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Haitian President Jovenel Moise takes the oath of office during his inauguration in Port-au-Prince, Haiti February 7, 2017. REUTERS/Andres Martinez Casares(reuters_tickers)
By Joseph Guyler Delva and Makini Brice
PORT-AU-PRINCE (Reuters) - Businessman Jovenel Moise became Haiti's new president on Tuesday, ending a political stalemate that lasted more than a year with his promise to deliver thousands of new jobs.
Moise, a banana exporter who inherits a flagging economy and a bitterly divided population, took the presidential oath in a ceremony in the capital, Port-au-Prince, before going on a tour around the national museum.
Moise was declared the winner in January of an election initially held in 2015 which then had to be rerun more than a year later because of allegations of voter fraud.
He succeeds Michel Martelly, who left office in February 2016 without an elected successor. A transitional government has led the country ever since.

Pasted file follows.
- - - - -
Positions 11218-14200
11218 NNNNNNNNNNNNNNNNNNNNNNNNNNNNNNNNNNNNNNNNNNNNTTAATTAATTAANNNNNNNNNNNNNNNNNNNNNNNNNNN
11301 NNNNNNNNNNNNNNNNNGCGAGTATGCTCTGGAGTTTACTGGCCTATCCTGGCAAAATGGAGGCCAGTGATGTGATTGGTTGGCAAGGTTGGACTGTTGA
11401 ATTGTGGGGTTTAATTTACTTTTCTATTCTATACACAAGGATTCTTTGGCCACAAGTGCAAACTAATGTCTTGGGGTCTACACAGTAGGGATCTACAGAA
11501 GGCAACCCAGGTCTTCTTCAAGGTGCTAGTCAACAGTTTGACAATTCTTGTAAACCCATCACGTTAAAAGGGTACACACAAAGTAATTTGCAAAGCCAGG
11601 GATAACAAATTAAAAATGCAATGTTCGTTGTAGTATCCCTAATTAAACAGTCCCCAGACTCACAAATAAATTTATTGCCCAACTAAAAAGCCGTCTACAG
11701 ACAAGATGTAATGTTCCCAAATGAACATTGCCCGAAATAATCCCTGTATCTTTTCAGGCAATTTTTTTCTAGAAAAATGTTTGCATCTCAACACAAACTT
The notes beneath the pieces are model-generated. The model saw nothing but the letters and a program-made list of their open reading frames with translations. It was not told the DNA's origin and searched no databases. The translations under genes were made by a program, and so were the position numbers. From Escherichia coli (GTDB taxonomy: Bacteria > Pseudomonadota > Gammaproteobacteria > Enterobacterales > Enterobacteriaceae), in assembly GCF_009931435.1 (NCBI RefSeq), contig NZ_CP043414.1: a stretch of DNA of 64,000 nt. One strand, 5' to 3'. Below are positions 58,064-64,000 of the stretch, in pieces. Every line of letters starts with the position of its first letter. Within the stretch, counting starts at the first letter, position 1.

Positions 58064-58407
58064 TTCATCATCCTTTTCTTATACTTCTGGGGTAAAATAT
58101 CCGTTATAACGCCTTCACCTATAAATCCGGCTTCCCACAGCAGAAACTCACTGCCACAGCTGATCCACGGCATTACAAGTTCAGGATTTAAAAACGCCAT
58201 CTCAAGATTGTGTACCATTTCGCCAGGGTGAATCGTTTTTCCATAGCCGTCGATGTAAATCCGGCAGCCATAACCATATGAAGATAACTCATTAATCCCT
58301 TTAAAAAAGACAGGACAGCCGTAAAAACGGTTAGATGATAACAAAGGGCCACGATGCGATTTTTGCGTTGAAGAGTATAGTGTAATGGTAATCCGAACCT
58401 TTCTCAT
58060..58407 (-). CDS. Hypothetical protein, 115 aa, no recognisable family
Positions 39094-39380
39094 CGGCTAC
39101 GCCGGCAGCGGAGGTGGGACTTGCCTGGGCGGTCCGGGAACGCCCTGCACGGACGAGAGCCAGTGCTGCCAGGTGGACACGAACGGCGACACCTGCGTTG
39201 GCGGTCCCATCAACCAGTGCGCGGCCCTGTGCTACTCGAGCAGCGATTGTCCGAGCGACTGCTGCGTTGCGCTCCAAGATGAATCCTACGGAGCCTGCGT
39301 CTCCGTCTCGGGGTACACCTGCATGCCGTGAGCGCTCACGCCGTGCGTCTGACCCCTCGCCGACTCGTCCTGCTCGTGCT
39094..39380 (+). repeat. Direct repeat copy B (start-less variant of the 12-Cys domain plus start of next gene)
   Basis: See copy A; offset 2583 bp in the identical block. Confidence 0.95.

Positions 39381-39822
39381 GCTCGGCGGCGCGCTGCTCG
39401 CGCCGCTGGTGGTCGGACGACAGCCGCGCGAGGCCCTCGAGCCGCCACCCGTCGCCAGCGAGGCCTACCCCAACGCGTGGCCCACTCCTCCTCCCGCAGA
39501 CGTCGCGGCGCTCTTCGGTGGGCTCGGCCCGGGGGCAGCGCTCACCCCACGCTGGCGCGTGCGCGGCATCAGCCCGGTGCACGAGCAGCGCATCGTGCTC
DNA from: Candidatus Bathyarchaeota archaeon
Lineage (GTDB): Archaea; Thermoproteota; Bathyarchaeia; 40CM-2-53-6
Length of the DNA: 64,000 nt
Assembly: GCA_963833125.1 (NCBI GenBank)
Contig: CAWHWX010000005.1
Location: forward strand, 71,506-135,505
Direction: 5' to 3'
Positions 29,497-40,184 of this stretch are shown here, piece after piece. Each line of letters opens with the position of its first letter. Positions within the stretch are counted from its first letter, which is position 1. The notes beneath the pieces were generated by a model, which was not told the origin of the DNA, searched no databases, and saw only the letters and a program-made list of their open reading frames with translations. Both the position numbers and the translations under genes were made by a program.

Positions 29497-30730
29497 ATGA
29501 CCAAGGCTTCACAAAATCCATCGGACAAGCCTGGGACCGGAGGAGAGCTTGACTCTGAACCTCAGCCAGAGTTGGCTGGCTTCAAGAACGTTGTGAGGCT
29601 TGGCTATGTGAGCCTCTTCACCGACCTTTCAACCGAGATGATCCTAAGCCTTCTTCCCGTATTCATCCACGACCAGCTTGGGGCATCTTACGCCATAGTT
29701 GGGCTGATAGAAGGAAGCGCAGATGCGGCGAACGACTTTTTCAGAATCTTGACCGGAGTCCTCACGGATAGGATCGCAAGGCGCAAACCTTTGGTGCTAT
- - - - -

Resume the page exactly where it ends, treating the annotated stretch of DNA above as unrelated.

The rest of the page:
Moise has vowed to create thousands of jobs by providing duty-free preferences for certain light manufactured goods and to stimulate the textile industry, a top employer which accounts for most of Haiti's national export earnings.
In an interview with Reuters last month, Moise said he believed U.S. President Donald Trump's business background would give him a better grasp of bilateral relations, cheering the fact that both he and his U.S. counterpart shared an entrepreneurial background.
Haiti, the poorest country in the western hemisphere, is still recovering from the devastation of Hurricane Matthew last October, which killed up to 1,000 people and left 1.4 million in need of humanitarian assistance.
The country of about 10.6 million people, which shares the island of Hispaniola with the Dominican Republic, also still bears the scars of a powerful earthquake in 2010 and the number of Haitians trying to enter the United States through Mexico increased sharply over the past year.
Haiti's opposition has accused Moise of money laundering, allegations he dismisses as baseless and politically motivated. The case is still under investigation, however, and as president Moise will be immune from some criminal proceedings.
Moise's next task will be to name a prime minister to be approved by parliament, which has proved to be a bruising political battle for some of his predecessors.
Nonetheless, Moise's Bald Heads Party and its allies will hold the majority in parliament, so analysts expect the nomination to pass relatively easily.
(Reporting by Joseph Guyler Delva and Makini Brice; editing by Grant McCool)